The North American arm of European aerospace company EADS disclosed yesterday that chief executive officer Ralph Crosby would be succeeded by former NASA head Sean O’Keefe. Crosby will become non-executive chairman of the unit when O’Keefe takes over the CEO’s job on November 1. On paper, O’Keefe is exceptionally qualified. He served as Pentagon comptroller and acting Navy secretary during Dick Cheney’s tenure as defense secretary, and later as NASA administrator during President George W. Bush’s first term. He also has held important posts in academia and the corporate world, most recently heading up the Washington operations of General Electric’s aviation business.
But everything EADS does in Washington is viewed against the backdrop of a pending $40 billion competition to provide the Air Force with its next aerial-refueling tanker, because EADS is Northrop Grumman’s junior partner in that venture. Viewed from the perspective of that politically charged contest, the selection of a Dick Cheney protege to run EADS North America is surprising. With Democrats in control of the Executive Branch and both chambers of Congress, the selection of Crosby’s successor was an opportunity to distance the EADS tanker from its close ties to Republican senators and Red State interests. Instead, EADS has reinforced the perception that its tanker strategy is Republican-centric.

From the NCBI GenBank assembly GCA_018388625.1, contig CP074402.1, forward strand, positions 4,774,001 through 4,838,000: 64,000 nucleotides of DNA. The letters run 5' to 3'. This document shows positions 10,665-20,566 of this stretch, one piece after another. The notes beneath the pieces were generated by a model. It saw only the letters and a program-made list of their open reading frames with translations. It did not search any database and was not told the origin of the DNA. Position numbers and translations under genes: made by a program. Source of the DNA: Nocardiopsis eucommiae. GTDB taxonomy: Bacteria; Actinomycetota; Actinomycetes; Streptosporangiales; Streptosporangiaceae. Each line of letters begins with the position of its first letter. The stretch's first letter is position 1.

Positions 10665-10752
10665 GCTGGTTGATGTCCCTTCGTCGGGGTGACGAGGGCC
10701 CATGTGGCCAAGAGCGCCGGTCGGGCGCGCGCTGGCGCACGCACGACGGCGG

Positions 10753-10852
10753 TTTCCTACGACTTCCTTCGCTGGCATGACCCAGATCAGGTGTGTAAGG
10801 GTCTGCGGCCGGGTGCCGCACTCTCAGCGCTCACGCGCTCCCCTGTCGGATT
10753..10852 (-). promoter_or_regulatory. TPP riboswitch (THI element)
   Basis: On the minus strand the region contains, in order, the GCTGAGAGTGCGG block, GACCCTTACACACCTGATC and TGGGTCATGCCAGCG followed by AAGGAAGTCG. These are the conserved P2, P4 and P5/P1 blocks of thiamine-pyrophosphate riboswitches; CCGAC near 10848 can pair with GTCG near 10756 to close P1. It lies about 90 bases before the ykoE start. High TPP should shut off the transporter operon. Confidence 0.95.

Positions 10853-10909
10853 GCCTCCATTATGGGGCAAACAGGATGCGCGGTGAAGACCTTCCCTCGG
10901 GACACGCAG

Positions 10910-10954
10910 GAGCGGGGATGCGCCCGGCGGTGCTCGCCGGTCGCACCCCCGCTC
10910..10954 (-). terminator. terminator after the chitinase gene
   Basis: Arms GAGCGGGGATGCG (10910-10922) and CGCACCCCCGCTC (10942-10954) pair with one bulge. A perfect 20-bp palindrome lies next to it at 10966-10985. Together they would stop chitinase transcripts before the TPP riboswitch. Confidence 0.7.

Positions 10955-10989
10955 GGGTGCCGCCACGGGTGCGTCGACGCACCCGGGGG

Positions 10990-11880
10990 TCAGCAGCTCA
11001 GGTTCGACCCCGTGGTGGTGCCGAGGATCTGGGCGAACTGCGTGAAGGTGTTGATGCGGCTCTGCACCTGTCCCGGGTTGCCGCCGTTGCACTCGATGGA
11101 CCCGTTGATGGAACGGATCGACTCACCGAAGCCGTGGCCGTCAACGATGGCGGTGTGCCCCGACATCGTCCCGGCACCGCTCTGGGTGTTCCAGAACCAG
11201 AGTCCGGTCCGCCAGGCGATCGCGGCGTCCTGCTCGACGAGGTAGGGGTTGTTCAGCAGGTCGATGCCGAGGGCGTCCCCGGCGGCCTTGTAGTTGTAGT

The long-running effort to award a contract for the new tanker has recently been complicated by a World Trade Organization finding that European governments illegally subsidized development of Airbus commercial transports. One of those transports, the A330, now is the challenger to Boeing’s 767 in the tanker competition. O’Keefe’s number-one challenge in his new job will be to get the WTO issue resolved so that it does not interfere with the tanker bid. The fact that he oversaw GE’s so-far-successful defense of the F-35 alternate engine (which the Obama Administration opposes) suggests he has the necessary political skills. And it was, after all, the Bush Administration — in which he served — that launched the WTO complaint against Airbus in the first place. Still, some observers think O’Keefe’s well known ties to Dick Cheney will be a mixed blessing for EADS.
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